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Old 02-18-2009, 02:39 PM   #1
nlainus
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What is the effective SSH $PATH when executing a command


Hi all, I hope I'm in the right forum.

I have a cluster containing 32 compute nodes and 1 head node. I have a common user account which is being exported via the head node to all compute nodes - so all nodes can access the same files and "SHOULD" have the same environment as each other. I also have passwordless ssh and rsh setup between all nodes.

As you will see if you examine the commands below there is something strange happening when ssh'ing. Essentially your effective permissions change when running a command over SSH. I can't figure out where its getting this alternate path variable from. The .bash_profile is shared between all nodes so they should have the same path when entering as that user (fluent).

Any help on this would be greatly appreciated. I've exhausted all my local resources here at work and everyone is stumped.

_________________________________________________
[fluent@colfax60 ~]$ ssh amd-1 echo $PATH
/usr/ansys_inc/v120/fluent/bin:/opt/hpmpi/bin:/usr/local/sbin:/usr/local/bin:/sbin:/bin:/usr/sbin:/usr/bin:/usr/X11R6/bin:/root/bin:/usr/kerberos/sbin:/usr/kerberos/bin

[fluent@colfax60 ~]$ ssh amd-1 'echo $PATH'
/usr/lib64/qt-3.3/bin:/usr/kerberos/bin:/usr/local/bin:/bin:/usr/bin
[fluent@colfax60 ~]$

[fluent@colfax60 ~]$ ssh amd-1 which fluent
which: no fluent in (/usr/lib64/qt-3.3/bin:/usr/kerberos/bin:/usr/local/bin:/bin:/usr/bin)
[fluent@colfax60 ~]$

[fluent@colfax60 ~]$ ssh amd-1
Last login: Wed Feb 18 13:34:06 2009 from colfax60

[fluent@AMD-1 ~]$ which fluent
/usr/ansys_inc/v120/fluent/bin/fluent
[fluent@AMD-1 ~]$
_________________________________________________
 
Old 02-18-2009, 03:47 PM   #2
bluethumb
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Interactive vs. non-interactive

From the bash man page:

Quote:
When bash is invoked as an interactive login shell, or as a non-interactive shell with the --login option, it first reads and executes commands from the file /etc/profile, if that file exists. After reading that file, it looks for ~/.bash_profile, ~/.bash_login, and ~/.profile, in that order, and reads and executes commands from the first one that exists and is readable. The --noprofile option may be used when the shell is started to inhibit this behavior.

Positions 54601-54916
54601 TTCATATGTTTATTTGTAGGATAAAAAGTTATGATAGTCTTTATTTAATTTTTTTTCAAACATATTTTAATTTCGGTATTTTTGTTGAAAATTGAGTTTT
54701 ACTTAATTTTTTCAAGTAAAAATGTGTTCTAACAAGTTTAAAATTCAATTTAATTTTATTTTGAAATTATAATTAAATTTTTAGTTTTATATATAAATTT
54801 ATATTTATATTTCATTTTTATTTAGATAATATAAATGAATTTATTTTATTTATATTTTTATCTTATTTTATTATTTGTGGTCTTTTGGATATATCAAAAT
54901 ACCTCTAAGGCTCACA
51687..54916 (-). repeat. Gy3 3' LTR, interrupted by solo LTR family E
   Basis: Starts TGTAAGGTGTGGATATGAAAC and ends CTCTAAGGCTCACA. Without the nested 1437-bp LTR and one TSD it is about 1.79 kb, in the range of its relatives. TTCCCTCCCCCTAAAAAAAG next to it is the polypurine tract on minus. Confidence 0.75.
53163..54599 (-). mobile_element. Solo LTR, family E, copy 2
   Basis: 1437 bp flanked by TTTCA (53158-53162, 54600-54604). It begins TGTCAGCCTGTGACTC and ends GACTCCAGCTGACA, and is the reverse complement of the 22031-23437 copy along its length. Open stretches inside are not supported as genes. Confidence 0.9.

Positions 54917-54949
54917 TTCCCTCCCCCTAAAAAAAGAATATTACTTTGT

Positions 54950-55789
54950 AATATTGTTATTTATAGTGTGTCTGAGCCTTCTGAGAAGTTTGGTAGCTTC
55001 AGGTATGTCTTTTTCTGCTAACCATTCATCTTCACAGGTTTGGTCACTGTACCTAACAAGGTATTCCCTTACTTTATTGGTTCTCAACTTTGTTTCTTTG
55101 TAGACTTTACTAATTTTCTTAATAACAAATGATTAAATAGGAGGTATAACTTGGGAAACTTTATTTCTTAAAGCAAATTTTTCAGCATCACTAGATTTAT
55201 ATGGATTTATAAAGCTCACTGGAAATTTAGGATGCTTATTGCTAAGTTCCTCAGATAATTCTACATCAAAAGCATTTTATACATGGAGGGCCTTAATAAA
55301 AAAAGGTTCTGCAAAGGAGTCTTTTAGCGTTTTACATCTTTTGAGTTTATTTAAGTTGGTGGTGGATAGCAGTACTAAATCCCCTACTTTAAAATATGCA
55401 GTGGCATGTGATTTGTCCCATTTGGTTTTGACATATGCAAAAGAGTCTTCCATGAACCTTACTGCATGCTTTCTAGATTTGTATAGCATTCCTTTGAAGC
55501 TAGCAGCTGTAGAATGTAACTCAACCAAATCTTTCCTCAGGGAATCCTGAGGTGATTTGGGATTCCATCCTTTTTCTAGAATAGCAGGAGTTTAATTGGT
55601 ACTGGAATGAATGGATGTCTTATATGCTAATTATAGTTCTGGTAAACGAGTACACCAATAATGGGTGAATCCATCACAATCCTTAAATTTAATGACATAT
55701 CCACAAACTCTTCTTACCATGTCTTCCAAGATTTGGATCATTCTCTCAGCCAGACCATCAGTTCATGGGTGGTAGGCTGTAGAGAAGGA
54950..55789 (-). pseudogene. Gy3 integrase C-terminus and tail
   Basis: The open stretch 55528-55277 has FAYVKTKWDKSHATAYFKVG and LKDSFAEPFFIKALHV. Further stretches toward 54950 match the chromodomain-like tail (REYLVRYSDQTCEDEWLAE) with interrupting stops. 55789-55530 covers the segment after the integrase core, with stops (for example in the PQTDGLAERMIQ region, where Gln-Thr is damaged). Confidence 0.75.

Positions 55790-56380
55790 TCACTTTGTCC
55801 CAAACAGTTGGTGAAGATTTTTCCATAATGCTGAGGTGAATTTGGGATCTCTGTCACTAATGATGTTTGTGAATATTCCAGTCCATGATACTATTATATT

When an interactive shell that is not a login shell is started, bash reads and executes commands from ~/.bashrc, if that file exists. This may be inhibited by using the --norc option. The --rcfile file option will force bash to read and execute commands from file instead of ~/.bashrc.

When bash is started non-interactively, to run a shell script, for example, it looks for the variable BASH_ENV in the environment, expands its value if it appears there, and uses the expanded value as the name of a file to read and execute. Bash behaves as if the following command were executed:
if [ -n "$BASH_ENV" ]; then . "$BASH_ENV"; fi
but the value of the PATH variable is not used to search for the file name.
So when you ssh a command, it uses a different set of dot files than the ones you get in an interactive shell.
 
Old 02-18-2009, 04:02 PM   #3
nlainus
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I fixed this folks. Red Hat runs your profile vars like this - /etc/profile /etc/bashrc ~/.bashrc "OR" ~/.bash_profile
Something broke to where it wasn't running the ~/.bash_profile when ssh'ing under certain circumstances but when I added the desired path the ~/.bashrc for that user it all was peachy.

Thanks and I hope this helps someone else down the road.
 
Old 02-18-2009, 04:05 PM   #4
nlainus
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Sorry I didn't see your post in time before my own response to resolve this, but thanks for the info! That is much help.
 
Old 02-18-2009, 04:09 PM   #5
nx5000
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strange..
Ssh command uses path specified when building sshd
Path should not be set in bashrc.
If they are and exported:
Ssh in and type 'bash'
You might have everything doubled
If they are but not exported:
Create a file containing
echo $PATH
Execute it

Last edited by nx5000; 02-18-2009 at 04:57 PM.
 
Old 02-19-2009, 12:17 PM   #6
nlainus
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I always thought that running "ssh host command" would take on the permissions of whatever user you were executing the ssh command from. That's how its always worked for me. Then all of a sudden it wasn't working anymore.
 
Old 02-19-2009, 12:23 PM   #7
nx5000
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I read the manpage and it says by default, ssh command will take the PATH used while building sshd. Kinda strange. Probably security reasons.

For the rest, I checked a RH and I confirm that it's the default settings, if you put things in .bashrc, you can get them defined multiple times.
So it's cleaner in profile.
 
Old 02-19-2009, 06:01 PM   #8
nlainus
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Thanks for the info.
 
  


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